" Review of Existing Techniques for Human Emotion Understanding and Applications in Human-Computer Interaction "

First, the problem of the lack of a unified theory that could appropriately describe the whole range of emotions is acknowledged. Classifying emotions in a few primary categories ('pure emotions') seems inherently limited. The approach of characterising emotions along a few continuous dimensions (e.g., negative vs positive and weak vs strong affect) is preferred for its generality and flexibility. Prediction of the possible actions following emotionnal states may be at the core of the meaning of emotions, and is highly desirable for any system aiming to genuinely interact with humans.

A few acoustic features of the speech signal (F0, energy content, speech rate and spectral measures) have been identified that can lead to good rates (50%, comparable to humans') of classification of utterances into a relatively wide range of emotions (about 15). Using more diverse speech material than those used so far is a priority; greater ecological validity and a variety of situations more representative of those encountered in real life are required for the efficiency and robustness of the system.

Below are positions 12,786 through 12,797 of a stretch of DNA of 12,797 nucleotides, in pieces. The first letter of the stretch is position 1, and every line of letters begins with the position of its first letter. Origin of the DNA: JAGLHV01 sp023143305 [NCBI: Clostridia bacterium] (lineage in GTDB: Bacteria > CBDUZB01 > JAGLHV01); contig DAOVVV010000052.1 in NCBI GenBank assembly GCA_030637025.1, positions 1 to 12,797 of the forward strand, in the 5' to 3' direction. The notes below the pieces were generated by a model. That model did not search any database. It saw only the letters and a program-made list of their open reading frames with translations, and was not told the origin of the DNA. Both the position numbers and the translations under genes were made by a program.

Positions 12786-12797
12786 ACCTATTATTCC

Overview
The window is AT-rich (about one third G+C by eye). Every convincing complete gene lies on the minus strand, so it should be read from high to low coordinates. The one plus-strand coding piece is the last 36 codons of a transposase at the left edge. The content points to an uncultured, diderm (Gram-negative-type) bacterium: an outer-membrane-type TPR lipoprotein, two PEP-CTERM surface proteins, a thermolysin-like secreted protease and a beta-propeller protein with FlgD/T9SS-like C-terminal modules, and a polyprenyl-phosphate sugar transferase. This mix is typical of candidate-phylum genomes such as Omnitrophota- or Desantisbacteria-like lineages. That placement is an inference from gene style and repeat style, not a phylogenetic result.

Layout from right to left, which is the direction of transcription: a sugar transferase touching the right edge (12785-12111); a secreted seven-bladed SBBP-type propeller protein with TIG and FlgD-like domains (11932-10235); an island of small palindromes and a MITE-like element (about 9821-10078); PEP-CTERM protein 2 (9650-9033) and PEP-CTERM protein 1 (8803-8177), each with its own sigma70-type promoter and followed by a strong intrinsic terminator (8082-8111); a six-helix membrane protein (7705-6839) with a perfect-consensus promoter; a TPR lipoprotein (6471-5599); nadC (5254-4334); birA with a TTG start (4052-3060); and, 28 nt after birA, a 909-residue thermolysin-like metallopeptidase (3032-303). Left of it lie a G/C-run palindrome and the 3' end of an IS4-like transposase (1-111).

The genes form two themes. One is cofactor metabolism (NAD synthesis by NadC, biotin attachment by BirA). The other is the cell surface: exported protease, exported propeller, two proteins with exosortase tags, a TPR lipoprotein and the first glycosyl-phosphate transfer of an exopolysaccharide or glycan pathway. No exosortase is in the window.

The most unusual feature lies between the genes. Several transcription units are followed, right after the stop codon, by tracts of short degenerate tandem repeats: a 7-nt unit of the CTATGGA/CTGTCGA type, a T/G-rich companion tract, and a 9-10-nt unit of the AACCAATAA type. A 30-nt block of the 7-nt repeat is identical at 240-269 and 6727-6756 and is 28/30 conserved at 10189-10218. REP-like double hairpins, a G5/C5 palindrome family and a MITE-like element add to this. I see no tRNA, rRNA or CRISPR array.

Systems using dynamic images of face expressions give the most promising results, as opposed to those using static images. However, the set of emotions they use is very limited and needs to be extended.

Some more information could also be integrated for a better judgment of emotions (such as physical context or recognised words), and possibly explicitely sought by directly questioning the human agent.

Following the above, it can be concluded that developing artificial emotion detection systems ideally involves co-ordinated treatment of the following issues.

1 Signal analysis for speech

2 Signal analysis for faces

3 Effective representations for emotion

4 Appropriate intervening variables

5 Acquiring emotion-related information from other sources

6 Integrating evidence

7 Emotion-oriented world representations